MANILA, Philippines—Imagine an underwater hotel room with a panoramic view of tropical fish swimming over large coral reefs, manta rays gliding in the water and turtles chasing after tiny squids.
Science fiction? Not if businessman Paul Moñozca can help it.
Moñozca, a Singapore-based financier who heads a group of international investors, plans to start a futuristic underwater resort off the island of Palawan as part of an aggressive venture into the ecotourism business.
The project, dubbed “Last Frontier Resort,” is expected to bring in a total of $1 billion in investments spread over a 10-year period—an average of $100 million a year which, its proponents hope, will help create thousands of direct and indirect jobs in the Palawan.
Moñozca—known for his advocacies of helping improve the overseas remittance business, acquiring stakes in the US professional basketball league and junior circuit stock car racing teams—is the main driver of the project.
His Monaco-based philanthropic fund, dubbed “Spirit,” plays a lead role in the development of marine habitats and ocean protection initiatives.
The Last Frontier Resort will be built with submarine technology. When completed, the proposed underwater habitat will be the biggest in the world.
The project has been in the planning stage since last year, and its proponents have identified a group of islands in the Calamianes cluster as the site for development.
The site is owned by businessman and resort developer Steve Tajanlangit. It is made up of a group of seven islands in close proximity to each other, and another group of seven islands outside the main cluster.
The resulting 14-island project will be the largest of its kind in the world.
The first phase calls for semi-submersible units called “Sea Spiders,” which will be built by a US firm that specializes on submarines, to serve as observation decks. Each sea spider can accommodate 30 tourists.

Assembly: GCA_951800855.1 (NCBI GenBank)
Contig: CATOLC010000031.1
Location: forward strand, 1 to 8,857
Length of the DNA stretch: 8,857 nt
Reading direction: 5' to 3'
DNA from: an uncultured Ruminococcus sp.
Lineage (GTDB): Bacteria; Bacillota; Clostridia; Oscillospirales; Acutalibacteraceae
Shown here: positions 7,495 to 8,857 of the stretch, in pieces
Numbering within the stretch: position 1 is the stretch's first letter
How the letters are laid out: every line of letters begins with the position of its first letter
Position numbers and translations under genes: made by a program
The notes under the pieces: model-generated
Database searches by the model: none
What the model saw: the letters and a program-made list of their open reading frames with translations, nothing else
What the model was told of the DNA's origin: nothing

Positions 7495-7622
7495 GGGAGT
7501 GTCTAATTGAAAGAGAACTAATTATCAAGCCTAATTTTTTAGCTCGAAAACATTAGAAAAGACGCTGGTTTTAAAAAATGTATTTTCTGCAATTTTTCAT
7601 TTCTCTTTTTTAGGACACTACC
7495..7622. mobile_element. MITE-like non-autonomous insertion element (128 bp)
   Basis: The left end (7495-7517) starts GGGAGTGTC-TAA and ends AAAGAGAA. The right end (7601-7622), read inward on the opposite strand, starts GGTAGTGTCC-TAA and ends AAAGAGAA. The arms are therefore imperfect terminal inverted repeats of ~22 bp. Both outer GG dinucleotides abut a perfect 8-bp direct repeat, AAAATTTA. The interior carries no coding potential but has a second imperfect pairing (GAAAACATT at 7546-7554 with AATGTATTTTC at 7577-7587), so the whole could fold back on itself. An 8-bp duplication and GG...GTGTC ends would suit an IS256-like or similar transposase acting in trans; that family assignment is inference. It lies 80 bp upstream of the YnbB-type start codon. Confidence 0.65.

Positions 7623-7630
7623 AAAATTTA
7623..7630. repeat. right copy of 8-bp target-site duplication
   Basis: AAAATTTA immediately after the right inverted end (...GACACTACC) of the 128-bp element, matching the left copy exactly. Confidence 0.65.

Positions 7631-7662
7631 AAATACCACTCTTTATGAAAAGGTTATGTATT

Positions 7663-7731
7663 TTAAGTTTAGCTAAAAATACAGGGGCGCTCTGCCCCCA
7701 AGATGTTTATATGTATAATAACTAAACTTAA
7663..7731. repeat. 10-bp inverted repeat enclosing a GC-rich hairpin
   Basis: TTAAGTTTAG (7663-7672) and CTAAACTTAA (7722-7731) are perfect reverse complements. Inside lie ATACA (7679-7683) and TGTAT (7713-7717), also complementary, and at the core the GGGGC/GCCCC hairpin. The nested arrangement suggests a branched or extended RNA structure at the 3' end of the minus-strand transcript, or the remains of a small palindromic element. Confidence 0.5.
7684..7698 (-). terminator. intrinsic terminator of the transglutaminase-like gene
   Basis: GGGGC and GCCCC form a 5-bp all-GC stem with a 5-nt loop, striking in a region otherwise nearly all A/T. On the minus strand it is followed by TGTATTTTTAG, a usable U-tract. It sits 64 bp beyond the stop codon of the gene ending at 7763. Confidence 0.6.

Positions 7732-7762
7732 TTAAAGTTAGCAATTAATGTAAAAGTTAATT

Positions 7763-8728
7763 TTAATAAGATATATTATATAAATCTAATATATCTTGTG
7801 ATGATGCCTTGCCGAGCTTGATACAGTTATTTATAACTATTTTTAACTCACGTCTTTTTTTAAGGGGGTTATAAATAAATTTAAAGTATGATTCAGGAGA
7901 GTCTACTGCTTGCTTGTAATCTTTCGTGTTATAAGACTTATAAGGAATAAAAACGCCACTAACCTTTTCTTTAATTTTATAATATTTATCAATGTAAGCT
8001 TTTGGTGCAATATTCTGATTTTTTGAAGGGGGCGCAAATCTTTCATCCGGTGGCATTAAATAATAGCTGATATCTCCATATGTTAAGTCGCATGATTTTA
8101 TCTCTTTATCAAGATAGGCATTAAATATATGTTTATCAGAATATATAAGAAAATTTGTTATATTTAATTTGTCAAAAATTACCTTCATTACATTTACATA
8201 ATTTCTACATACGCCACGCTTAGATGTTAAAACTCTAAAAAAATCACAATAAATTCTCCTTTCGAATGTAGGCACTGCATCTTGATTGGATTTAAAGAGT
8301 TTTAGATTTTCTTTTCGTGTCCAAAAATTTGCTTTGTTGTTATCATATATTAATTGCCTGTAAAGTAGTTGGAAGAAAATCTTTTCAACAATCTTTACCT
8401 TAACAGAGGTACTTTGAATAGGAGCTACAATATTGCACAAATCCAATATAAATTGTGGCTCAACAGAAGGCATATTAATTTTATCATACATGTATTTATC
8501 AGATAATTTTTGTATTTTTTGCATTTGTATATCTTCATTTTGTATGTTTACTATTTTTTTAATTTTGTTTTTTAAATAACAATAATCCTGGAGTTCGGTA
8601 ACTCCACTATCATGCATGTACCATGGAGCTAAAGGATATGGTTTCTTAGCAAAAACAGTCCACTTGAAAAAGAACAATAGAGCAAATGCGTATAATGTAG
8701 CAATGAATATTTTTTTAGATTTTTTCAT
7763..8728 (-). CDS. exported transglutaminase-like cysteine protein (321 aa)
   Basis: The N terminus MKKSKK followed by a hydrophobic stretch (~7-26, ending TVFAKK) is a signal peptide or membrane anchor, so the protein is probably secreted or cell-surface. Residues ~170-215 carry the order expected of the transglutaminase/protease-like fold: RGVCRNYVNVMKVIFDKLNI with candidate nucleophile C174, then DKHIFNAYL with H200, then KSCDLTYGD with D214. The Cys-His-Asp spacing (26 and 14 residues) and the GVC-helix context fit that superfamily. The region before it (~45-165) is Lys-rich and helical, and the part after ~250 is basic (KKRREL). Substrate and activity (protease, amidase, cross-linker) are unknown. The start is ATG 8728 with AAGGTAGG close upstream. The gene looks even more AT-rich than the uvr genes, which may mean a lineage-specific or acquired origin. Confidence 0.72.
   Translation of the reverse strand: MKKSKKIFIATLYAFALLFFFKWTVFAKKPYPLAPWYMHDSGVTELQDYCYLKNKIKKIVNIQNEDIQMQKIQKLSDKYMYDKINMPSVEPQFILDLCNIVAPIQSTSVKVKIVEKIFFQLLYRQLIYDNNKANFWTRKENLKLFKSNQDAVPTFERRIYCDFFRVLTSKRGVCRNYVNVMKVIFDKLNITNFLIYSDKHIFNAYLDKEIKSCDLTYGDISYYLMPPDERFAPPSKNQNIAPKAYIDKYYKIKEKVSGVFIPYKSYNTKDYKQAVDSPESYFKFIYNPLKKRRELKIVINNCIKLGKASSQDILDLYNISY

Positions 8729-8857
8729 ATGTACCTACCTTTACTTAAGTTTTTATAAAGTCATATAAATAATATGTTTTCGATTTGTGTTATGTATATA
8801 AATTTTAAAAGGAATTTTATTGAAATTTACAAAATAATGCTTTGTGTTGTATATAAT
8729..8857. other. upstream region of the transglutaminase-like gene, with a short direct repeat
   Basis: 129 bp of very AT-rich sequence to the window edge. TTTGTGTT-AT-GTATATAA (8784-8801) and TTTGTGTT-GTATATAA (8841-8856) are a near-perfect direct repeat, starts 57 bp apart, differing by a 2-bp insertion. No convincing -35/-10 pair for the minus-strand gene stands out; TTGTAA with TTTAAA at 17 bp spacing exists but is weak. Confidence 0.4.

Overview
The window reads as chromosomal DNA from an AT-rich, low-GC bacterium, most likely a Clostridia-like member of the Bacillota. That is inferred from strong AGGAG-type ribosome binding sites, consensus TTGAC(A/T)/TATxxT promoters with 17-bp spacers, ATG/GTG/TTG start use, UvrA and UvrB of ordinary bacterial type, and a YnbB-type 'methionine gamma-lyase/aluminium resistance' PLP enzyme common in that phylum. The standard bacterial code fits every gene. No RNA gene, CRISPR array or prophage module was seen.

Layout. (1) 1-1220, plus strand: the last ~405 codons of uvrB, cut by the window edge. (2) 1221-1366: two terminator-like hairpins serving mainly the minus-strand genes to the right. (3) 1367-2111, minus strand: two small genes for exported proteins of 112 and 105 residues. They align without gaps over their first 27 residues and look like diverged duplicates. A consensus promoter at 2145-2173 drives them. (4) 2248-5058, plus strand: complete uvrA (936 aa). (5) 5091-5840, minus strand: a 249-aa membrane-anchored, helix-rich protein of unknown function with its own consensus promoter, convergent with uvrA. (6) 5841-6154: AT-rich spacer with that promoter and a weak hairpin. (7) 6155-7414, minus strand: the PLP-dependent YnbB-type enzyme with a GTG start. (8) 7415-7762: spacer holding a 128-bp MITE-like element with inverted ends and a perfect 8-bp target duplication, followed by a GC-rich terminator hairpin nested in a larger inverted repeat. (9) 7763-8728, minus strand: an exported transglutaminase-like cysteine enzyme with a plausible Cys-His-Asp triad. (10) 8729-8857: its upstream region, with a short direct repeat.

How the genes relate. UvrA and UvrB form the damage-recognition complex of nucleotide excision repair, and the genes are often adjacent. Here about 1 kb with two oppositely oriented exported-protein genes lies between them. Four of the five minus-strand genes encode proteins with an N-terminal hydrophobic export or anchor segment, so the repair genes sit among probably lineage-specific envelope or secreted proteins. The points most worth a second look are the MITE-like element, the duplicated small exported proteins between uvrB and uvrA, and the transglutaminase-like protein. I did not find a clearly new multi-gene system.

To rival similar projects such as the underwater resorts of Dubai, Fiji and the Caribbean, the second phase calls for a 100-room underwater hotel in partnership with a high-end boutique hotel brand spread over the cluster of seven islands.
Suite-size rooms will have a 270-degree view of the ocean underwater with 20-to 40-meter visibility. These rooms will be connected by underwater corridors. A further 85 rooms will be built on another cluster of seven islands.
Project proponents chose the pristine islands of Palawan because of its recent standing as a quake-free zone and its clear and cove-protected waters.
One of the site’s islands sits adjacent to the Calauit Nature Reserve. The islands nearby are ideal jump-off points for scuba diving.
“The blue print encompasses a strict adherence to protect the environment and the biodiversity of Palawan,” the group said in a statement.
“Groups of scientists from the Philippines and around the globe are part of the project’s protective strategy especially focused on its long stretches of coral reefs which have previously encountered illegal dynamite and cyanide fishing,” it added.
PricewaterhouseCoopers Philippines serves as financial adviser to the project, which developers expect to be completed by 2013.
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We are an international non-profit organization with members in over 60 countries, spanning 6 continents with 1 mission; healthy aquatic ecosystems free from human abuse and neglect. Oceanic Defense teaches people to protect our oceans by acting responsibly as consumers and by making smart decisions in our daily lives. Whether we are buying groceries, commuting to work, planning a vacation or advocating within our own communities; each action we take or decision we make either helps or hurts our oceans. We empower people to be part of the solution rather than part of the problem and work together to protect our blue planet.
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